Actually, “I know he will struggle, but all his friends are in that class” is not a bad reason for a kid to take a tougher math class, if it inspires him to work harder to keep up with them (and working harder is enough for him to keep up with the class). If it induces him to give up or to cheat, then it is not a good situation.

    • August 14, 2010 at 6:28 pm

      I agree that the SBG assessments need to be tough in an honors situation. This is my struggle now. I also like your observation on the inflated view of grades with the A, B, and C’s. You are right about the honors label and colleges. In our system, students get 3 points added onto theif final average for taking an honors class. This means a student who earns a 90(B) actually gets a 93(A) on his or her report card. My goal is to make my assessments challenging so this is accounted for.

      I also want as many kids in honors who are willing to work to learn the material. I find several students in my class who aren’t willing to work. This is frustrating! Thanks for the comments.

  3. Betsy Gilbert
    August 21, 2010 at 2:04 am

    Amber,

    I am starting the SBG system this semester. My students will take their first “assessments” on monday. I am anxious to see how it goes. I am hoping I do not have to make 10 versions of each assessment! Those of us who have been teaching school for 20 or more years are so frustrated with the idea that “everyone” should take a math beyond Algebra II, that “everyone” should pass (if the teachers are good enough and make the lessons relevant enought) etc. This is not reality in my opinion and in the opinion of many of my peers. Let’s look at it from an athletic standpoint. Because if this theory is true of our “academic” abilities, then it must also be true of each of our athletic abilities. So, does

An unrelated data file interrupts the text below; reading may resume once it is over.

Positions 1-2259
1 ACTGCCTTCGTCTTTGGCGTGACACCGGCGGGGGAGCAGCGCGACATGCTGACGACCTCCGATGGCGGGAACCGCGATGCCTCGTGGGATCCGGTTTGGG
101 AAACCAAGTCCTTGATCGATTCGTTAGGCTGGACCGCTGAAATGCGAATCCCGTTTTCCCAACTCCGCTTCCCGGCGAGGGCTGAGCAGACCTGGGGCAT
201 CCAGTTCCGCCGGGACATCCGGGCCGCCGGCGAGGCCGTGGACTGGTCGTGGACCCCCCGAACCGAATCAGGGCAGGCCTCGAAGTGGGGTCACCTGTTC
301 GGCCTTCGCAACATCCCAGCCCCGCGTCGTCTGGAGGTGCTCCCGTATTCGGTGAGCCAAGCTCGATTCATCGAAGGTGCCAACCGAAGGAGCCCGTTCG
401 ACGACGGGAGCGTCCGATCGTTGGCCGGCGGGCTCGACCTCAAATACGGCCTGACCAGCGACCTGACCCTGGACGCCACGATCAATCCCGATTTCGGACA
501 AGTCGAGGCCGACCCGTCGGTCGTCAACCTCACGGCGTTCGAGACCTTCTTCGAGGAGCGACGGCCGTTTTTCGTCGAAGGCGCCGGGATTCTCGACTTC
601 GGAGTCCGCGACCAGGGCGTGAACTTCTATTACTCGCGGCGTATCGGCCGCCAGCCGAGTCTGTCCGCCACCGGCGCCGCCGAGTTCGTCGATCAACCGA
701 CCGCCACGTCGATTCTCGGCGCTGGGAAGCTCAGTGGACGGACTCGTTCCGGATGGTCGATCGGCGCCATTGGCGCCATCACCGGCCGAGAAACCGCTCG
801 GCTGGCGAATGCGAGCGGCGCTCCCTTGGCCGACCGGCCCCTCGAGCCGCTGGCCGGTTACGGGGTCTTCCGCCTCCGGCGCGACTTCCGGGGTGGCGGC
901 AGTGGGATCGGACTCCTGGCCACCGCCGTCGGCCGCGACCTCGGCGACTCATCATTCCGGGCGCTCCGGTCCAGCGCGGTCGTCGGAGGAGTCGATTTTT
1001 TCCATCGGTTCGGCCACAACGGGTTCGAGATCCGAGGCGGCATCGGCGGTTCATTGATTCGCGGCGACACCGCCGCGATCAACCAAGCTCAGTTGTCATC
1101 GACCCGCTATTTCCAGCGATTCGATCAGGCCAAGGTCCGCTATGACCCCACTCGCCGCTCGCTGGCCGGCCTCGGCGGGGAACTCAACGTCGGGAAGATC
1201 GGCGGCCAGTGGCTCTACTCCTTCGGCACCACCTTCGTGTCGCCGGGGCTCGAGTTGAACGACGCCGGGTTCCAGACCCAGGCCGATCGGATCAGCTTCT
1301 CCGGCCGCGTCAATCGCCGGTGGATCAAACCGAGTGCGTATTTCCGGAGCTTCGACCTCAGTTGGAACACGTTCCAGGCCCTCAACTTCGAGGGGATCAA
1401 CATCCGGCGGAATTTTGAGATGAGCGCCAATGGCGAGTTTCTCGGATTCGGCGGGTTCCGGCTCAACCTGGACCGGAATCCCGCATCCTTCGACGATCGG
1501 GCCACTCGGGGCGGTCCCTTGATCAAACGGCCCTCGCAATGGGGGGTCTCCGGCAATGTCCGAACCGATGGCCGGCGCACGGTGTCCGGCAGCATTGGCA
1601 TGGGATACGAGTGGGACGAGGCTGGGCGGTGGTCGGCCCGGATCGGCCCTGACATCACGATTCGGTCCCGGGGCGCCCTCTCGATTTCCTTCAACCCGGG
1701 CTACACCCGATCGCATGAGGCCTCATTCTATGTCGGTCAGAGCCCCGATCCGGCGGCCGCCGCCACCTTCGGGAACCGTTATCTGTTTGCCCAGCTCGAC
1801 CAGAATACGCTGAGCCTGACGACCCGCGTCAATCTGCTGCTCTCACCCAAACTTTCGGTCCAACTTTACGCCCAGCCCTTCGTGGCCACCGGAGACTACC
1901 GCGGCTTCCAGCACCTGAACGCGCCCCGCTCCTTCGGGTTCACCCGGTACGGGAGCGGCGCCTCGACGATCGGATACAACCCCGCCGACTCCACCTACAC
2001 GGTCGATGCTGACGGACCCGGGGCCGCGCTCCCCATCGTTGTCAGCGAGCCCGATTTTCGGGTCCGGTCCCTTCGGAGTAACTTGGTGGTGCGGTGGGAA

every student make the basketball team? Or are their students who just don’t have the athletic talent to play basketball no matter how hard they work, or maybe they are too short to play basketball no matter how much they practice. If “everyone” is capable of taking Pre-Calculus then why isn’t “everyone” capable of playing high school basketball? Because “everyone” isn’t capable of doing Pre-Calculus! Does that make them dumb? Absolutely not! Maybe they are the next Mozart or Michael Angelo. They are talented, they are smart, they are gifted, but they are not gifted or driven towards a love of mathematics. Oh what a boring world it would be if God had made us all “exactly” alike! He didn’t! So when will the powers that be realize this fact and let our students excel in the areas where they are “talented” instead of forcing them to take classes that will frustrate both them and us! As a mother of three kids, I know that all three of my children are very talented and gifted but guess what each has their own gifting. One, has graduated college with a degree in Aerospace Engineering (her giftings are in math/science), the other is a juinor in college majoring in Music (she is gifted in both bassoon and piano) and the third a senior in high school knows more about history/politics/government than I ever will. Did I make them all take HONORS math classes? Absolutely, not! Sorry for the rantings!

    • August 22, 2010 at 9:12 pm

      @Betsy Thanks so much for the comments. Please feel free to rant anytime. I love your athletic analogy. I admit the new TN standards are frustrating to say the least. Obsiously we have the same soap box.